}
    }
  }

Window.purs and Window.js

These two contain the PS / JS pair for showInformationMessage. We'll use it to show a sample informational message when our command is activated.

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module VsCode.Window where
 
import Prelude
import Control.Monad.Eff (Eff)
import VsCode (VSCODE)
 
foreign import showInformationMessage :: forall eff
  .  String
  -> Eff (vscode :: VSCODE | eff) Unit
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const vscode = require('vscode')
 
exports.showInformationMessage =
  function(message) {
    return function() {
      vscode.window.showInformationMessage(message)
    }
  }

Main.purs

Finally, this is the starting point of the extension. It has two main functions: activate and deactivate. These are going to be called when our extension is activated and deactivated. Both log the fact they have been called, which is visible in VSC's Debug Console. activate also makes a command which will show "Hello World!" message and pushes it to subscriptions. activate uses unsafePerformEff to call activateEff due to Eff being a wrapping function. You can read more about how Eff is represented here.

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module Main where
 
import Prelude
 
import Control.Monad.Eff (Eff)
import Control.Monad.Eff.Console (CONSOLE, log)
import Control.Monad.Eff.Unsafe (unsafePerformEff)
import VsCode (VSCODE)
import VsCode.Commands (registerCommand)
import VsCode.ExtensionContext (ExtensionContext, subscriptions)
import VsCode.ExtensionContext.Subscriptions (push)
import VsCode.Window (showInformationMessage)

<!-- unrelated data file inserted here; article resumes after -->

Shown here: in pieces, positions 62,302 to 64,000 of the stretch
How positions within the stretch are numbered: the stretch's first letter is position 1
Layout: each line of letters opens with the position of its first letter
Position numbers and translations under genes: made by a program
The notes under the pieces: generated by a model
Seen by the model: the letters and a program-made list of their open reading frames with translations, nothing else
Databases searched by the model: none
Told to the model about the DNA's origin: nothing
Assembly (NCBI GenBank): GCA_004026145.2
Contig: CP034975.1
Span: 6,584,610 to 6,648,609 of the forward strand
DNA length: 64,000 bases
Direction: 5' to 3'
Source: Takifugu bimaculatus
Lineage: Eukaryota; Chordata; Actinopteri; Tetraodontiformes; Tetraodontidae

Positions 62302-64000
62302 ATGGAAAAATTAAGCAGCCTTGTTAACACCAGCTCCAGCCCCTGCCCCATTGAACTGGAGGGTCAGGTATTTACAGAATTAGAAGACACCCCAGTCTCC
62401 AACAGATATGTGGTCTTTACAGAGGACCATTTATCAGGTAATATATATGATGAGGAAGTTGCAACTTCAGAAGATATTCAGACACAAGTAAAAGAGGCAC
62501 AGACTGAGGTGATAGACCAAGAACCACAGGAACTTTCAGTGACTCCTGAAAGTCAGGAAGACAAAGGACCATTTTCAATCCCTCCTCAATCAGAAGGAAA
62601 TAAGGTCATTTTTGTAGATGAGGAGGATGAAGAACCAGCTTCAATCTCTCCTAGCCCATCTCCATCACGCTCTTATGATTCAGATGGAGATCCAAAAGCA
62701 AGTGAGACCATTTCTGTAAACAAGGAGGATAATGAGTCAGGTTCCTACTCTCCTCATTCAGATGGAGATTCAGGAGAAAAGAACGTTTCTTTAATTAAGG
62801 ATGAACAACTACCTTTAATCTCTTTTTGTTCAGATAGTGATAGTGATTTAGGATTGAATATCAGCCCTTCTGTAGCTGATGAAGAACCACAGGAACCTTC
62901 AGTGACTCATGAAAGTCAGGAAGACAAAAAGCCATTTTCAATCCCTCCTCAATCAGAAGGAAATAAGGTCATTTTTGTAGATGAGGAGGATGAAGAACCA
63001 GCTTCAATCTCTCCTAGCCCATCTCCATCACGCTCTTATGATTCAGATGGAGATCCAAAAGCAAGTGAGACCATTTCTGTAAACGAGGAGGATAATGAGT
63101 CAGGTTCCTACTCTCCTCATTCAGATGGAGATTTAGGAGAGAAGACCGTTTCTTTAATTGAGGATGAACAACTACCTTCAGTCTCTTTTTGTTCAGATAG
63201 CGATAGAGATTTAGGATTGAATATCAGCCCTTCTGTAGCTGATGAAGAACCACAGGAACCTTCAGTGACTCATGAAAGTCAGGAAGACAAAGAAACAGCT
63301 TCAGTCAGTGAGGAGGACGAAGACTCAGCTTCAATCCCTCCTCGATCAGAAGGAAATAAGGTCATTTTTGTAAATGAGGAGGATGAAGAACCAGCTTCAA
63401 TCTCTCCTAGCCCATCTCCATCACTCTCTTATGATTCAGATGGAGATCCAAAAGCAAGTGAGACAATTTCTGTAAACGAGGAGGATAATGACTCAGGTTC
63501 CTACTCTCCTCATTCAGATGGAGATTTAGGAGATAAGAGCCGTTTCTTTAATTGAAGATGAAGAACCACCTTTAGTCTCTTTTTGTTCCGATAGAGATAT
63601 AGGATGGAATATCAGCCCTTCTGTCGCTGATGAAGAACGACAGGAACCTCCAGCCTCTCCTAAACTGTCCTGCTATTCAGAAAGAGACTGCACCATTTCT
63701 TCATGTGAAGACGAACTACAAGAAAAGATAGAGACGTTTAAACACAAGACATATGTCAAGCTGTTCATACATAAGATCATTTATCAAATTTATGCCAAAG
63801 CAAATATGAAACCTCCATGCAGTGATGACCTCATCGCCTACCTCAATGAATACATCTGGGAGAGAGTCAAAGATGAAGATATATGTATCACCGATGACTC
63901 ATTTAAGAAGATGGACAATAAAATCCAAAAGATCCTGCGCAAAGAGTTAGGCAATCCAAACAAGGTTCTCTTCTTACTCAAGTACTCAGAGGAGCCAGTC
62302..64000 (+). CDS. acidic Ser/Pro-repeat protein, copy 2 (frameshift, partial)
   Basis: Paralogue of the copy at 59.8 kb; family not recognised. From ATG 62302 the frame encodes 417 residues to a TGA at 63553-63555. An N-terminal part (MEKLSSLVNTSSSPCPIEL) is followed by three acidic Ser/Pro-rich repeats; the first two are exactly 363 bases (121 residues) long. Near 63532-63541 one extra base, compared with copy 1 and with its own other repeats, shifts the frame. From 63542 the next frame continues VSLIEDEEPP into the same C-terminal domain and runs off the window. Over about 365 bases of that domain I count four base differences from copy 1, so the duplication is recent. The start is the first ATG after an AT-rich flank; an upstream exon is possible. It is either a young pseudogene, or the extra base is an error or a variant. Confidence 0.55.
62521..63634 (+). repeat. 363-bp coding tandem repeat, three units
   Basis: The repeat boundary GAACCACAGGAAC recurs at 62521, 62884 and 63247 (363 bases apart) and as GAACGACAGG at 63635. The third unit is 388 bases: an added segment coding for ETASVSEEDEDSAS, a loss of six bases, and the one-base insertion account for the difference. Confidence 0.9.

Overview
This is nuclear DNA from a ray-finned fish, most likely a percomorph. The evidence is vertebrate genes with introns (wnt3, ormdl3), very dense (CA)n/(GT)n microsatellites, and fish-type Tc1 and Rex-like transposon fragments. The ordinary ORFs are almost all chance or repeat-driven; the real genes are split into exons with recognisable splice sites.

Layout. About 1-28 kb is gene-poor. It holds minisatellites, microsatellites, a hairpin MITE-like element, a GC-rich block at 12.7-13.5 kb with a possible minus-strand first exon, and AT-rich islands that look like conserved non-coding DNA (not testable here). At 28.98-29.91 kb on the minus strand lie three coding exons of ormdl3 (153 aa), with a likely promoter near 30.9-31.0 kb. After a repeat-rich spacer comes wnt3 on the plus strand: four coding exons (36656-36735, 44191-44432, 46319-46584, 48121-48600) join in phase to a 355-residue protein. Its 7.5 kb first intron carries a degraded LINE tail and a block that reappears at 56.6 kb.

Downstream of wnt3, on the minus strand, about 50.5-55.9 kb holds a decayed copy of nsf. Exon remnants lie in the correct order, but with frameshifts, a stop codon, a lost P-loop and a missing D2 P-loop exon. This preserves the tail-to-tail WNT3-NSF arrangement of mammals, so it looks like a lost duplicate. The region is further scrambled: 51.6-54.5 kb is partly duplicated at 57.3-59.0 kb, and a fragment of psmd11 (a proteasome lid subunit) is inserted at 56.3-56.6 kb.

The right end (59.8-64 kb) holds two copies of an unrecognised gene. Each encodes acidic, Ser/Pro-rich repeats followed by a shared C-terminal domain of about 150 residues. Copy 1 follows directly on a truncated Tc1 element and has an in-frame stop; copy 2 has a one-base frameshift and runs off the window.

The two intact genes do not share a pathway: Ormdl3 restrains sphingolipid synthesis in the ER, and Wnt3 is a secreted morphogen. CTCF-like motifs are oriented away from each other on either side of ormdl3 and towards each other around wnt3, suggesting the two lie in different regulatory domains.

activateEff :: forall eff
  .  ExtensionContext
  -> Eff ( console :: CONSOLE
         , vscode :: VSCODE
         | eff)
         Unit
activateEff ctx = void do
  log "PureScript extension activated"
  disposable <- registerCommand "extension.sayHello" $
    showInformationMessage "Hello World!"
  ss <- subscriptions ctx
  push ss disposable
 
activate :: ExtensionContext -> Unit
activate ctx = unsafePerformEff $ activateEff ctx
 
deactivate :: forall eff
  . Eff ( console :: CONSOLE
        , vscode :: VSCODE
        | eff)
        Unit
deactivate = do
  log "PureScript extension deactivated"

launch.json and tasks.json

These two reside in .vscode and are used for incremental building and launching an extension host (guest VSC instance). There are instructions to VSC on how to process the npm watch target's output. Specifically, lines specifying the building started, succeeded or failed.

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{
  "version": "0.1.0",
  "configurations": [
     
    {
      "name": "Launch Extension",
      "type": "extensionHost",
      "request": "launch",
      "runtimeExecutable": "${execPath}",
      "args": [
        "--extensionDevelopmentPath=${workspaceRoot}"
      ],
      "stopOnEntry": false,
      "sourceMaps": true,
      "outFiles": [
        "${workspaceRoot}/output/**/*.js"
      ],
      "preLaunchTask": "npm"
    }
  ]
}
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{
    "version": "2.0.0",
    "command": "npm",
    "type": "shell",
    "presentation": {
        "reveal": "silent"
    },
    "args": [
        "run",
        "watch"
    ],
    "isBackground": true,
    "problemMatcher": {
        "pattern": {
           "regexp": "\\* ERROR:.*"
        },
        "background": {
            "beginsPattern": "\\* Building project in.*",
            "endsPattern": "\\* Build successful.*"
        }
    }
}

Testing

When the extension project is open, it can be run from within VSC via Debug / Start Debugging menu option. It will launch a separate / guest VSC instance where you can press Ctrl + Shift + P to open the command bar and choose Hello World command:

This will display the message as expected in the guest VSC:

In the Debug Console of the host VSC, you can see the activation (after the command is invoked, triggering the extension to be activated) and deactivation (after the guest VSC is shut down) messages: